Category Archives: Climate Change

BLOG: Environmental Impact of Construction

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Construction uses vast quantities of cement, steel, copper, plastics, and the actual process of construction itself produces significant CO2.

From 2020 – 2030 embodied carbon in buildings contributes more than normal operating emissions

Rather than build new one method to reduce impact is for an increasing adaptation of existing built infrastructure; though this is not easy as design requirements are often very specific: think of Victorian Terraces, or post-war tower blocks, or Olympic Swimming Pools, or Coal Fired Power Stations for example, Plus, adaptation can be complicated, costly and impactful. It’s not a panacea.

Slipform technique of casting concrete is quick and efficient, but emissions as a result are high. Also concrete buildings are harder to adapt and demolish.

Another green idea is to drastically reduce the use of steel and concrete and instead go back to timber (or other more sustainable materials), but there are downsides, one being increased fire risk. And timber has to be responsibly sourced. Modern day timber is poor quality kiln dried unsuited for UK and other wet climates, so the tendency is to source robust timbers like Western Red Cedar globally which can be harmful and outweigh the benefits.

The Construction industry itself talks about reducing impacts through greater efficiency, systemisation, or just-in-time delivery of materials. But we must be sceptical this is enough! Increased efficiency brings about more construction not greener buildings. It’s becoming increasingly easy to build large and large is where the biggest impacts are. For the future . . maybe there will be a contribution to green construction through the use of 3D printing and robotics? But can technology get us out of the technology fix we’re currently in ?

We should be building out of low-carbon materials at higher densities. for example here is a four-storey multi-family building, which could be built out of materials that store carbon rather than emit it – straw, wood, linoleum, cedar.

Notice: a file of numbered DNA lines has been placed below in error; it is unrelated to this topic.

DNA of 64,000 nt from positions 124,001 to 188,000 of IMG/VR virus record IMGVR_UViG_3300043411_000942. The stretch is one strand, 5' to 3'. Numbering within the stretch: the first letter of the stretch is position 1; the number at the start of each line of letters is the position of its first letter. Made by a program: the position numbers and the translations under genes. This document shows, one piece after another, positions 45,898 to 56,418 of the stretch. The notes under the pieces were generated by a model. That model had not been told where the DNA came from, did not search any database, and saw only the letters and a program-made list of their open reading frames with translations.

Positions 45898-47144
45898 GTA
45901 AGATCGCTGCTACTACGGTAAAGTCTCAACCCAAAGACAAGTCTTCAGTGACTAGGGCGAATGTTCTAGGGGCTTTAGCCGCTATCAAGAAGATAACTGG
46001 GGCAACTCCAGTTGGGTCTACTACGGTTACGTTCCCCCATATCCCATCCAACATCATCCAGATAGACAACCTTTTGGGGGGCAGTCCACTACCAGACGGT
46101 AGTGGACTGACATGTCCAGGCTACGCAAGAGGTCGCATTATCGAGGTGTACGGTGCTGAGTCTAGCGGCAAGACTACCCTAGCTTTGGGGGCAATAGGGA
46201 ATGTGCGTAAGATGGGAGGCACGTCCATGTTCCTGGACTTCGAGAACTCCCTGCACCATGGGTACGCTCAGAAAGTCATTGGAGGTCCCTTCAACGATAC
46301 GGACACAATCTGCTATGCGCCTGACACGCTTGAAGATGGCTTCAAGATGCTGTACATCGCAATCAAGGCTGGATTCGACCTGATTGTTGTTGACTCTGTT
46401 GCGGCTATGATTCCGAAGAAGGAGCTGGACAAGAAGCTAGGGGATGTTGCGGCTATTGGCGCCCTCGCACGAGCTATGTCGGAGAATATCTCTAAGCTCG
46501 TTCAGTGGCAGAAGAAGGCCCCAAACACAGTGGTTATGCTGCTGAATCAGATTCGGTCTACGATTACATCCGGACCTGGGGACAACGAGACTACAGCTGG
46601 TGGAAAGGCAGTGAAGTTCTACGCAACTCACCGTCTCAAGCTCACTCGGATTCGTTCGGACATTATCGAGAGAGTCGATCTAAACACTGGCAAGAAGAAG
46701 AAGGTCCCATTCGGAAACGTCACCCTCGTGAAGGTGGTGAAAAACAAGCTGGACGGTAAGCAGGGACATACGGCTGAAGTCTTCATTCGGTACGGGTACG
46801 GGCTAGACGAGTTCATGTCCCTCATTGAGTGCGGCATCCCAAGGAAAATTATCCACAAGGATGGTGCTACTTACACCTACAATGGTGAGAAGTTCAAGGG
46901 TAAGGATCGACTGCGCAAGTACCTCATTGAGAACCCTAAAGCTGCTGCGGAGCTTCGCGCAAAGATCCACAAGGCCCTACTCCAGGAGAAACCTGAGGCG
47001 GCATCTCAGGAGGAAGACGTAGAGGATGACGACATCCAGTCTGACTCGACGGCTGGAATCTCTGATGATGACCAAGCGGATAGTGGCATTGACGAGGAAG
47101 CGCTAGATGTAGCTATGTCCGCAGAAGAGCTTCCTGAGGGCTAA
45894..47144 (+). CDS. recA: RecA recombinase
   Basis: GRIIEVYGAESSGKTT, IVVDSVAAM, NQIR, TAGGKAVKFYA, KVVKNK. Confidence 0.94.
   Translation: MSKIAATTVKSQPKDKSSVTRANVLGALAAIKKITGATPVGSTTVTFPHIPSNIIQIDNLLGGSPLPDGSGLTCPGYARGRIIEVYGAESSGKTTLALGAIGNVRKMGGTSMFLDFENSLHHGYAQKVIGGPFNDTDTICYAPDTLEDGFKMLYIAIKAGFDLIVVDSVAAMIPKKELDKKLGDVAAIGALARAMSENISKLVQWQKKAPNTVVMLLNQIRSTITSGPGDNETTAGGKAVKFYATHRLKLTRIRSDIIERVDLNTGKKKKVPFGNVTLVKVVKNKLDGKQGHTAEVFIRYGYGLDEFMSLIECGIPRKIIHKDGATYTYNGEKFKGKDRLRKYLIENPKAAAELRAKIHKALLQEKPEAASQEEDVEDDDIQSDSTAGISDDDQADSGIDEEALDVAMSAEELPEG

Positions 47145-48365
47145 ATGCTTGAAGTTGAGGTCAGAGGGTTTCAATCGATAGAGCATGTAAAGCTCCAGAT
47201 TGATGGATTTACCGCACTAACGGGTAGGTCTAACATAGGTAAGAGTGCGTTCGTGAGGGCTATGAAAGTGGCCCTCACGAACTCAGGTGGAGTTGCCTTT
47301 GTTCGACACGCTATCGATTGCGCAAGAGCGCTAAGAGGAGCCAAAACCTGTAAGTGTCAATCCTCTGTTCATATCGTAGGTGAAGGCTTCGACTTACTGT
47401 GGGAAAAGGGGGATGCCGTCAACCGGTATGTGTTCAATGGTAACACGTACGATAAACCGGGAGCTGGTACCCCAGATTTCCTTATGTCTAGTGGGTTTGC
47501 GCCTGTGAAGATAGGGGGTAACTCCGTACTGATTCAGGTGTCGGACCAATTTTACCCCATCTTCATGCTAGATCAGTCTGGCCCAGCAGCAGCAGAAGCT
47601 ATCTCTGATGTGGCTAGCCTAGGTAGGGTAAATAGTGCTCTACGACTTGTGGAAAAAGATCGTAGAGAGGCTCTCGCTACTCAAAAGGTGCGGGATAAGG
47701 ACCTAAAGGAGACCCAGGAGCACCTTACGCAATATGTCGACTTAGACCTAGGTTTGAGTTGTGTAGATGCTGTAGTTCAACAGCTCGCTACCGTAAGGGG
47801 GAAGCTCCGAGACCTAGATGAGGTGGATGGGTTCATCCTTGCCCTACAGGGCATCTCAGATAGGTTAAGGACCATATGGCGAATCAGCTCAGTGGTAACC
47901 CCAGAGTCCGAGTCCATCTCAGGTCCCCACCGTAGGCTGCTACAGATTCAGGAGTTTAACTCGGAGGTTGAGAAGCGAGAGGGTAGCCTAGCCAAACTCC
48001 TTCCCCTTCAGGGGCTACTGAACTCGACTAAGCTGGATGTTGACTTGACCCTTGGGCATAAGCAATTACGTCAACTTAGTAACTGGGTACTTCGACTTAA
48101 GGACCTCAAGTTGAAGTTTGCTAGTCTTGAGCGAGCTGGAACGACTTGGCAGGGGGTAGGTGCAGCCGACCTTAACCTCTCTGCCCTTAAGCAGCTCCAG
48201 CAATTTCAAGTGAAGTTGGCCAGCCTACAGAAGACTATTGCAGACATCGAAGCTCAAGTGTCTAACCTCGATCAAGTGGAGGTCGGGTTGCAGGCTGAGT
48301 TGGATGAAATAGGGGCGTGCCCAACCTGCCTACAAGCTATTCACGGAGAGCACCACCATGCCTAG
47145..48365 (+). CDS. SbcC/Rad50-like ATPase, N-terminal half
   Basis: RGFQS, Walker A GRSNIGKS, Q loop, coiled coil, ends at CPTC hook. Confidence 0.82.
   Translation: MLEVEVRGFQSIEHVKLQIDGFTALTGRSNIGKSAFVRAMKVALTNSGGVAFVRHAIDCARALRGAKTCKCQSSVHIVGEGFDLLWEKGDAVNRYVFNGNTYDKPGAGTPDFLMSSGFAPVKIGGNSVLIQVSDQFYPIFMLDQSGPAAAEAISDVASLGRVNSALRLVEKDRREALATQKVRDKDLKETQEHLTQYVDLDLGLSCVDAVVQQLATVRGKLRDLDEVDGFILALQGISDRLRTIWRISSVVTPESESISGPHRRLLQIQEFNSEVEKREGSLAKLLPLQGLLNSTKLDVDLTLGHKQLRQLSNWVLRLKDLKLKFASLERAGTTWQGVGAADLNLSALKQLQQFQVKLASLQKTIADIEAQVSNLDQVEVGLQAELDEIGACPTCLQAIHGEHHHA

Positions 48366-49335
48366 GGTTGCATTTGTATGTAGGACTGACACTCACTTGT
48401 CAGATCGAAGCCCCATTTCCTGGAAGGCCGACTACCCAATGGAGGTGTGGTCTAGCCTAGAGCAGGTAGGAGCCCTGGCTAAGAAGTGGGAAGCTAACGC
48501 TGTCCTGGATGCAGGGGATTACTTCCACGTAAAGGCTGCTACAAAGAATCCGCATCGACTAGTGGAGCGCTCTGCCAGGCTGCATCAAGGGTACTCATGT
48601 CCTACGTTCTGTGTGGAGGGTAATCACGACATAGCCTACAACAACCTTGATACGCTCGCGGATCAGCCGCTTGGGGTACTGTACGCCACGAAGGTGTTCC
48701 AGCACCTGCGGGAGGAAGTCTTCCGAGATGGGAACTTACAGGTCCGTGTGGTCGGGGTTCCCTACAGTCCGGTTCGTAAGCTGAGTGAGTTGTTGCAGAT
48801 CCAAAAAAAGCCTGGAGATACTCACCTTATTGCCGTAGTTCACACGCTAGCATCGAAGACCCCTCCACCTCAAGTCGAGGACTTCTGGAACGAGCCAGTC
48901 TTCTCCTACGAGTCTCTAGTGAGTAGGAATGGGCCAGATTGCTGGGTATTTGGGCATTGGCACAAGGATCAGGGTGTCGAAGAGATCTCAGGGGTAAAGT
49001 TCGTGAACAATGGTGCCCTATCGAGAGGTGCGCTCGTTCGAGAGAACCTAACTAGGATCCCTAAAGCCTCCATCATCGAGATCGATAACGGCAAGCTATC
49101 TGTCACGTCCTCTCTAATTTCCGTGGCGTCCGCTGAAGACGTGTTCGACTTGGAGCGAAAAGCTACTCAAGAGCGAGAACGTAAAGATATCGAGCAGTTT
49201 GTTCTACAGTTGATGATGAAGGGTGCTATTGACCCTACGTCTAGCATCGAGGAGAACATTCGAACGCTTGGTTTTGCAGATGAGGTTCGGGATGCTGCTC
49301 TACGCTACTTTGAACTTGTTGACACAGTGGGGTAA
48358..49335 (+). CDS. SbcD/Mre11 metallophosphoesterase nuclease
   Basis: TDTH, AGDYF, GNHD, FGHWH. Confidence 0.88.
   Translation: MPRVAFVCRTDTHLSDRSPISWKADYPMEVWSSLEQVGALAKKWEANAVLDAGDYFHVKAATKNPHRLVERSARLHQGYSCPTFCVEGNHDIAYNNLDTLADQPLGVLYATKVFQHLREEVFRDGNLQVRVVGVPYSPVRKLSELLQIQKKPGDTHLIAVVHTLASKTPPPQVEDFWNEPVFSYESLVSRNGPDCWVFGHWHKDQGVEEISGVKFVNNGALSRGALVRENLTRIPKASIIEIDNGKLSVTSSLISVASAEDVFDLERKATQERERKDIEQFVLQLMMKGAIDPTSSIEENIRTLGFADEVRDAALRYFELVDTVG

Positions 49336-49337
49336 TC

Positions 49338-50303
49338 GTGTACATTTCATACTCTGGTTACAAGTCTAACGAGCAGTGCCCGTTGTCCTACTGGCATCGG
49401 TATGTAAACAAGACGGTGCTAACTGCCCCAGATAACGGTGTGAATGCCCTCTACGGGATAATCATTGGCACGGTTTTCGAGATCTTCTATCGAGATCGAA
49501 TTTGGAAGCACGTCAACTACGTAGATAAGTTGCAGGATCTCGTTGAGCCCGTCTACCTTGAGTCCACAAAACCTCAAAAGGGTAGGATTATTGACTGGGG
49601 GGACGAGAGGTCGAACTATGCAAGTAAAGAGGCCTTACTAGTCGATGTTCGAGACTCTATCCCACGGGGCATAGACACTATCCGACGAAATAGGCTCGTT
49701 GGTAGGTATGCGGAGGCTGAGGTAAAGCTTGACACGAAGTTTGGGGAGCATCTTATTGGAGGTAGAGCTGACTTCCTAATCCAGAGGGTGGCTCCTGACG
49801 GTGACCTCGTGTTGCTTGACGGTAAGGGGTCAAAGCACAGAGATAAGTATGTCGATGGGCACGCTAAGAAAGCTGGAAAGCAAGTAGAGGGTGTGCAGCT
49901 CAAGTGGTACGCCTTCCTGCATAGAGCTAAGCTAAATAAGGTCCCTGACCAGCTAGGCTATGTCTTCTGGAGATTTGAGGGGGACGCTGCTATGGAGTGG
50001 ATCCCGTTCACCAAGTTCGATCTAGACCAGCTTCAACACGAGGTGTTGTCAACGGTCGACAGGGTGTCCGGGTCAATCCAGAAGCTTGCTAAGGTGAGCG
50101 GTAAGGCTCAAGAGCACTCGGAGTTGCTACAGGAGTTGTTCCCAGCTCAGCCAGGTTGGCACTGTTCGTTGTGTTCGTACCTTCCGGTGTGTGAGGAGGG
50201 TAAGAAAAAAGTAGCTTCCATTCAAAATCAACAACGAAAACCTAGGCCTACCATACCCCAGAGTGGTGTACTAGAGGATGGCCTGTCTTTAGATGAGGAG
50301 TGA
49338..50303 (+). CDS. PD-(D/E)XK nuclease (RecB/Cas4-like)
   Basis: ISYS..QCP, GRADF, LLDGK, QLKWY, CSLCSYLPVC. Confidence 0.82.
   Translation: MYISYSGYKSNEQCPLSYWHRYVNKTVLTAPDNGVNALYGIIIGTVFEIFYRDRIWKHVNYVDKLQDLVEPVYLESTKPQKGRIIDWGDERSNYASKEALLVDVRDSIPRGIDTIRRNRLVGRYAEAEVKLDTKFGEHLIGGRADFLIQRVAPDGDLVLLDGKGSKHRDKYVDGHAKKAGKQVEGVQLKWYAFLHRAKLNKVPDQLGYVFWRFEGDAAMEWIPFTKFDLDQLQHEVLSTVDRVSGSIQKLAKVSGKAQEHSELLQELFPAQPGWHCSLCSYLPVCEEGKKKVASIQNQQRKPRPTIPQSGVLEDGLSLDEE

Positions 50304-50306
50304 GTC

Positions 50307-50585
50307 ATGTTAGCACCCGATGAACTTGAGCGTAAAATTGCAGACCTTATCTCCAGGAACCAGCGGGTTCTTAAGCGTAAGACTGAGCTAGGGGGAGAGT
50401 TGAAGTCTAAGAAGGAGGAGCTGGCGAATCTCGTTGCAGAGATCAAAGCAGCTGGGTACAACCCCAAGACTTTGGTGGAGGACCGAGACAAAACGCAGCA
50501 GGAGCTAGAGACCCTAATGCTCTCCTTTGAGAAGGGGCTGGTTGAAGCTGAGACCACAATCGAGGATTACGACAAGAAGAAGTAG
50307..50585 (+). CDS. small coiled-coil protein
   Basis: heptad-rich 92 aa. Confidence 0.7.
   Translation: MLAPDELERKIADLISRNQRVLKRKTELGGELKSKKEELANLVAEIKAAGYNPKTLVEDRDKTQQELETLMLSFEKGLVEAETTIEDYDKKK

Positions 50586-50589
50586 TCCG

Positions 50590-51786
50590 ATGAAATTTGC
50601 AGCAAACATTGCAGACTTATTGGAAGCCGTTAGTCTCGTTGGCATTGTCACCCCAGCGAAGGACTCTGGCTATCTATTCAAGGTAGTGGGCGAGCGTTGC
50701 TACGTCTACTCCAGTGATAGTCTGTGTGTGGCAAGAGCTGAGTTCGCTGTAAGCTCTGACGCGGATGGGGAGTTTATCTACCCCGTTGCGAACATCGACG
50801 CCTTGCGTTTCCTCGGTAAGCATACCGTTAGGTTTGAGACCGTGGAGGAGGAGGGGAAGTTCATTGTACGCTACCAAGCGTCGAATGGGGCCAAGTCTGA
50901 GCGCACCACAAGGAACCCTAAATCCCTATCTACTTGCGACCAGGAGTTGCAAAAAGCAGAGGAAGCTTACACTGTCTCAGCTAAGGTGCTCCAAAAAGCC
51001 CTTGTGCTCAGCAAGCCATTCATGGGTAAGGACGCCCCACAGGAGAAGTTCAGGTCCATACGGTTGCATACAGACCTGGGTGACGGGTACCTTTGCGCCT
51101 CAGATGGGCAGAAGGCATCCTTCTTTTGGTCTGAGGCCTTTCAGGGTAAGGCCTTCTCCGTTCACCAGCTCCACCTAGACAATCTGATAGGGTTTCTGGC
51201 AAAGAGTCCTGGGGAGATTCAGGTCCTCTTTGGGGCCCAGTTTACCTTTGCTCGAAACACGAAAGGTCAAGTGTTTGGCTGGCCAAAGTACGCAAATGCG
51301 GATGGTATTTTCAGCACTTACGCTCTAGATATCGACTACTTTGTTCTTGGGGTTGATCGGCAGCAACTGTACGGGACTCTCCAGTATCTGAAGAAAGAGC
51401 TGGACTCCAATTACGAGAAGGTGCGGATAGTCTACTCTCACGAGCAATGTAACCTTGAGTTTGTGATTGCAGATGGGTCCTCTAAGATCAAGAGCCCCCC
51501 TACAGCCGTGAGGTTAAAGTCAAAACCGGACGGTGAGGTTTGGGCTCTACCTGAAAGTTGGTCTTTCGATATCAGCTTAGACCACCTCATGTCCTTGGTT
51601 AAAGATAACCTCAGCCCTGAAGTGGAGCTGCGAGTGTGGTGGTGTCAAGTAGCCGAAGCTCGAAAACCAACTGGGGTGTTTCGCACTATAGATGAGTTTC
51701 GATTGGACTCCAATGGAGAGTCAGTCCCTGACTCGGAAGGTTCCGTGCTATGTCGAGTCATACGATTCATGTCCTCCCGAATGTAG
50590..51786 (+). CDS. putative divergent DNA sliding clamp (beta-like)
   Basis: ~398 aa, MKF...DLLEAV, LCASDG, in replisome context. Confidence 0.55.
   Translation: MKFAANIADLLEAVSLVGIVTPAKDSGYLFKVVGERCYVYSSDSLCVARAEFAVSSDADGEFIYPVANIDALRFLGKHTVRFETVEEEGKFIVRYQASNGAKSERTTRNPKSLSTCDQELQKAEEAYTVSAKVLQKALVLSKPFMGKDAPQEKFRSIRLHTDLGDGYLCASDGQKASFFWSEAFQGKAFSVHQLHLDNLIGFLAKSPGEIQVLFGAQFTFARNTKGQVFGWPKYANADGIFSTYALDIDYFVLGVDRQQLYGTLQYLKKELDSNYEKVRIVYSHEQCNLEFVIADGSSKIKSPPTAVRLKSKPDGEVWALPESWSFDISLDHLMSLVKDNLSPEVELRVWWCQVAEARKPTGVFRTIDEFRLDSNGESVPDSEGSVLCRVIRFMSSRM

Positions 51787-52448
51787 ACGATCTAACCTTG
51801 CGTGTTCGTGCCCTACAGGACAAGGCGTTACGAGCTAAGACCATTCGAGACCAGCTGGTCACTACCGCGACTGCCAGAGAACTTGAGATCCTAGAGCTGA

Hempcrete is a green building material attracting a lot of interest.

Construction impacts on climate are a big problem. Global growth craves bigger and faster construction. We see this everywhere. To mitigate there must be a greater emphasis in construction-related education / training about green aspects (like the Endeavour Sustainable Building School featured in the tree hugger LINK), not simply reducing operating impacts, but the upfront emissions, and also decommissioning impacts. And construction clients need to be better educated. Clients tend to be the ultimate short termers . . fixed on today’s needs not tomorrow’s.

Depending on specified materials the same building can have widely different emissions.

And fundamentally it all comes down to the way we live and use global resources. What we’re prepared to give up. It’s not pain free.

The Eco Sutton website features greener case examples. But these are more about reduced operating impacts for sure. The Building Research Establishment Environmental Assessment method (or BREEAM) and other environmental assessment tools do include credits for upfront impacts but overall are skewed more towards in-use impacts.

In fact, assessment tools are likely to be compromised as they sit within the existing industry which inevitably is heavily pragmatic and profit based.

LINK about ways buildings can be carbon sinks instead of carbon sources: